Prince Harry, Duke of Sussex, has lost his second attempt in court to gain permission to pay for police protection when visiting the United Kingdom. The British royal asked the High Court for permission to appeal a prior decision that had denied him the right to pay specialized members of the police for his protection when traveling to his home country.
The Home Office determined in February 2020 that Harry was no longer entitled to a police escort in the UK, even if he incurred the costs. On Tuesday, the Superior Court ruled that he cannot appeal the decision that such payment was deemed “inappropriate” by the Executive Committee for the Protection of Royalty and Public Figures Ravec. In asking for permission to appeal these decisions, Harry’s lawyers argued that anyone in the public eye should have the right to take necessary steps to ensure their safety.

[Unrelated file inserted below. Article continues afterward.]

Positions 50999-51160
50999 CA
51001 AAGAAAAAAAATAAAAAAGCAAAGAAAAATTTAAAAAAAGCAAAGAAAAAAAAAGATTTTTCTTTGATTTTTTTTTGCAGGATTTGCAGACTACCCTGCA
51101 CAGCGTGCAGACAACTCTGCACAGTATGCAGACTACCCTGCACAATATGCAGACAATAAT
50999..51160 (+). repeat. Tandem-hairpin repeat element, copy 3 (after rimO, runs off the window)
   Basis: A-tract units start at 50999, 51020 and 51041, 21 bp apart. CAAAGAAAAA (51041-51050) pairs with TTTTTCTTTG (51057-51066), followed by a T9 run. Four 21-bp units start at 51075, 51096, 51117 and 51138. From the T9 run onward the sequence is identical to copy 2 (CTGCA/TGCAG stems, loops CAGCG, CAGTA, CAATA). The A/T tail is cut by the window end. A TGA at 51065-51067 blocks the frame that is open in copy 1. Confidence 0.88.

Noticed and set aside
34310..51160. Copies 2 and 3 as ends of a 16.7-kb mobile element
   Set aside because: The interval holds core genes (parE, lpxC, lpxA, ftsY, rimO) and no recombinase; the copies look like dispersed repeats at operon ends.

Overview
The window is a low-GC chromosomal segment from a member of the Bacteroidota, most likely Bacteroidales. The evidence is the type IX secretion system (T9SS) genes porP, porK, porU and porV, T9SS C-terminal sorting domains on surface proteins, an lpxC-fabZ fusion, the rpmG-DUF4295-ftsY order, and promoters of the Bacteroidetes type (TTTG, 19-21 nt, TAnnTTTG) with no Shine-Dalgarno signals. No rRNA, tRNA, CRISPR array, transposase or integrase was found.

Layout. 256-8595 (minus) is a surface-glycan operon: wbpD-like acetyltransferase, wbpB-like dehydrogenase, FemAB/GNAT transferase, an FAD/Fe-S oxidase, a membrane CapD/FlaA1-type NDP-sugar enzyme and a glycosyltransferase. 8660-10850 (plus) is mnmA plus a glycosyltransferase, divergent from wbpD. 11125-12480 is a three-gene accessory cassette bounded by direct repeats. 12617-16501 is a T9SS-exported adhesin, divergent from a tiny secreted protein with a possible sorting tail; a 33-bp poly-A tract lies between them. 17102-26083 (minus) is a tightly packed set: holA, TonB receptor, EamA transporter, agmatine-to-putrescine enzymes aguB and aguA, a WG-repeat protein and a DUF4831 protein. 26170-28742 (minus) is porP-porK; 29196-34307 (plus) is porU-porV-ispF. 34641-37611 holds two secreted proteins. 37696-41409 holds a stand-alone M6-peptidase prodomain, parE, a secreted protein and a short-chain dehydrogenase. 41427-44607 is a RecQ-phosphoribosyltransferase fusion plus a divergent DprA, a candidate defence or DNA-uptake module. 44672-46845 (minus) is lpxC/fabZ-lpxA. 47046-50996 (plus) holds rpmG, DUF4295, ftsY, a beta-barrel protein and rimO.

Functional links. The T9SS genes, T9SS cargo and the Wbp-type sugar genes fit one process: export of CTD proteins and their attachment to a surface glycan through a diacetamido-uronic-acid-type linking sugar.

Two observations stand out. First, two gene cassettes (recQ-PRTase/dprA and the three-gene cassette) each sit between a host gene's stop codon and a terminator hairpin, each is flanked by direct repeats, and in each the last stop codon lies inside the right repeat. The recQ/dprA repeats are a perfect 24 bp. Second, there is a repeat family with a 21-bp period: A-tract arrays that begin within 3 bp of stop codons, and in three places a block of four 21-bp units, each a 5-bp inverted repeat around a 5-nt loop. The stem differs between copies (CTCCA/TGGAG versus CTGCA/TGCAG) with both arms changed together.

This decision follows a statement released last week by the Duke and Duchess of Sussex, in which they denounced being victims of “almost catastrophic” harassment by “very aggressive” paparazzi in New York City. The New York Police stated that no incidents occurred, though they did assist the royal couple’s private security team.
The issue of security for British royals now becomes a delicate balancing act between the need to protect members of the Royal Family and the public cost associated with such measures. With Prince Harry no longer part of the operational family, these newly-married parents cannot utilize the protection of the palace and must make private arrangements in order to ensure the safety of their growing family.